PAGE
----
Nearly 140 years after the South lost the Civil War, a new secessionist movement has arisen that hopes to pull South Carolina out of the union and create an officially “Christian” homeland within the borders of the United States.
Although it may sound far-fetched, the movement, Christian Exodus, takes itself seriously. Its leader, Cory Burnell, a 28-year-old Christian school teacher and mobile phone salesman formerly of Tyler, Texas, says he is angered over increasing acceptance of gays, legal abortion and the teaching of evolution in public schools.
The only solution, according to Burnell, is for fundamentalist Christians to flood one state, pull it out of the union and create their own officially Christian nation.
“It is evident that the U.S. Constitution has been abandoned under our current federal system, and the efforts of Christian activism to restore our Godly republic have proven futile over the past three decades,” reads a statement on the group’s website, www.christianexodus.org. “The time has come for Christians to withdraw our consent from the current federal government and re-introduce the Christian principles once so predominant in America to a sovereign State like South Carolina.”
Burnell says he picked South Carolina because it is a small state that already has a large conservative Christian population. His plan calls for 12,000 supporters to move to South Carolina by Dec. 31, 2006. Additional waves of 12,000 will move to the state over the next 10 years. Once they are a majority, the fundamentalists will, according to the website, “Request constitutional reforms returning proper autonomy to the state” and if that is not forthcoming will “call for a convention of the people and seek independence by 2016.”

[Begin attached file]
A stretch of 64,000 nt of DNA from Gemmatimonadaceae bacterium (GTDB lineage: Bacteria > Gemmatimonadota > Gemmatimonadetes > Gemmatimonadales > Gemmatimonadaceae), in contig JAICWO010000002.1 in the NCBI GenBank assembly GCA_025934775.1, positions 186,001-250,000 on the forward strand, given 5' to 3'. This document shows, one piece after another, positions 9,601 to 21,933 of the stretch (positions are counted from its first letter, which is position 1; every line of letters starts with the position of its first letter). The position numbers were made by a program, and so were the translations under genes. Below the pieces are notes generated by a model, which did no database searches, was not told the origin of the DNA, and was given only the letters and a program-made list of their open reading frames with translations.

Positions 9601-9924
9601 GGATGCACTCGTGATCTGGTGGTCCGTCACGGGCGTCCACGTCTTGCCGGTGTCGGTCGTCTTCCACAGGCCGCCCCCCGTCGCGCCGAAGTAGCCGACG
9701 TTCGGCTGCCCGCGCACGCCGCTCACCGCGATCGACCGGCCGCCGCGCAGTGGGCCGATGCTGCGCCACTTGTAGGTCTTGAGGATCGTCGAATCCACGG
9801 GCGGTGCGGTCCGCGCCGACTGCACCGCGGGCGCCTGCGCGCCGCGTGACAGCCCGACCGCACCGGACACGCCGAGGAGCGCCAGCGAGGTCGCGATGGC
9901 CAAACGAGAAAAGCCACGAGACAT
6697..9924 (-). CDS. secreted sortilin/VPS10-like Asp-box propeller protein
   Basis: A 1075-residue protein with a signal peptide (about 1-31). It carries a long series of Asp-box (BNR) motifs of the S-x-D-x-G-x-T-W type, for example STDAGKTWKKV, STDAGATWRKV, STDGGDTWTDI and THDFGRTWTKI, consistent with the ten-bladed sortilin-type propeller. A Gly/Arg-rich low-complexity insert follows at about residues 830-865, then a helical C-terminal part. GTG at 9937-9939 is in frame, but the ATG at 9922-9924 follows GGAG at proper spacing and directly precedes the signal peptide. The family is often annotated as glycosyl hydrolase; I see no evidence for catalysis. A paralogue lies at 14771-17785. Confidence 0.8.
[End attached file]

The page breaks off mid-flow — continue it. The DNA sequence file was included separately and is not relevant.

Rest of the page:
Currently a resident of northern California, Burnell says he plans to be among the first 12,000 to move in 2006. Once independence is established, he said, all Christians and even non-Christians and unbelievers would be free to settle in the officially Christian nation, as long as they were willing to live under the legal code, which will be based on the Ten Commandments.
Recruits are slowly signing up. A July 28 message from Burnell posted on the group’s website reported that membership “consists of approximately 600 members at this time.”
A number of South Carolina political and religious leaders interviewed by The State newspaper in Columbia were not impressed by the proposal.
“Doesn’t South Carolina have enough problems already?” asked the Rev. Joe Darby of Morris Brown African Methodist Episcopal Church in Charleston. “Groups with strange opinions and strange beliefs pop up every once in a while…. I would tell these people to re-evaluate their faith and get a life.”
Mark Potok of the Southern Poverty Law Center (SPLC), a Montgomery, Ala.-based group that monitors racist and other extremist groups, said Burnell has been working with an organization called the League of the South. Potok said the SPLC considers the neo-Confederate League to be a hate group.
Potok also said he believes Burnell’s ideas grew out of Christian Reconstructionism, a fringe philosophy held by some of the most extreme elements of the Religious Right.